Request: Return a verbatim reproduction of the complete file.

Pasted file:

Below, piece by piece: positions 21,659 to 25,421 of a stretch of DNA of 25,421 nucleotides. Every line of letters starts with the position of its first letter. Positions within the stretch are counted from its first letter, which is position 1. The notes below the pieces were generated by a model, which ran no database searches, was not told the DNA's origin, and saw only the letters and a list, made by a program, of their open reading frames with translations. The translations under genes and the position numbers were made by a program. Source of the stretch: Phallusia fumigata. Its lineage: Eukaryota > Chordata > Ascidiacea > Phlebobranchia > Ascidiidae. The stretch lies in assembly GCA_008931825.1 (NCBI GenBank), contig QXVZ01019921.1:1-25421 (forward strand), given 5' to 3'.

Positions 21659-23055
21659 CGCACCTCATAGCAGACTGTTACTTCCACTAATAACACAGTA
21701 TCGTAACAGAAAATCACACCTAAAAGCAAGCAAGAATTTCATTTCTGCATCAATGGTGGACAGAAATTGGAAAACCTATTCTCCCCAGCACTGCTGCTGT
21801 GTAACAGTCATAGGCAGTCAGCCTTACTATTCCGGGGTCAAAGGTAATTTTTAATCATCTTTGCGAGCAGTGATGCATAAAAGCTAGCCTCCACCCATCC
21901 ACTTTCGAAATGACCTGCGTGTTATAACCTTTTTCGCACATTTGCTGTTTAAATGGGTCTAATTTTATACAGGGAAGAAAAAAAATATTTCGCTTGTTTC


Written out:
Below, piece by piece: positions 21,659 to 25,421 of a stretch of DNA of 25,421 nucleotides. Every line of letters starts with the position of its first letter. Positions within the stretch are counted from its first letter, which is position 1. The notes below the pieces were generated by a model, which ran no database searches, was not told the DNA's origin, and saw only the letters and a list, made by a program, of their open reading frames with translations. The translations under genes and the position numbers were made by a program. Source of the stretch: Phallusia fumigata. Its lineage: Eukaryota > Chordata > Ascidiacea > Phlebobranchia > Ascidiidae. The stretch lies in assembly GCA_008931825.1 (NCBI GenBank), contig QXVZ01019921.1:1-25421 (forward strand), given 5' to 3'.

Positions 21659-23055
21659 CGCACCTCATAGCAGACTGTTACTTCCACTAATAACACAGTA
21701 TCGTAACAGAAAATCACACCTAAAAGCAAGCAAGAATTTCATTTCTGCATCAATGGTGGACAGAAATTGGAAAACCTATTCTCCCCAGCACTGCTGCTGT
21801 GTAACAGTCATAGGCAGTCAGCCTTACTATTCCGGGGTCAAAGGTAATTTTTAATCATCTTTGCGAGCAGTGATGCATAAAAGCTAGCCTCCACCCATCC
21901 ACTTTCGAAATGACCTGCGTGTTATAACCTTTTTCGCACATTTGCTGTTTAAATGGGTCTAATTTTATACAGGGAAGAAAAAAAATATTTCGCTTGTTTC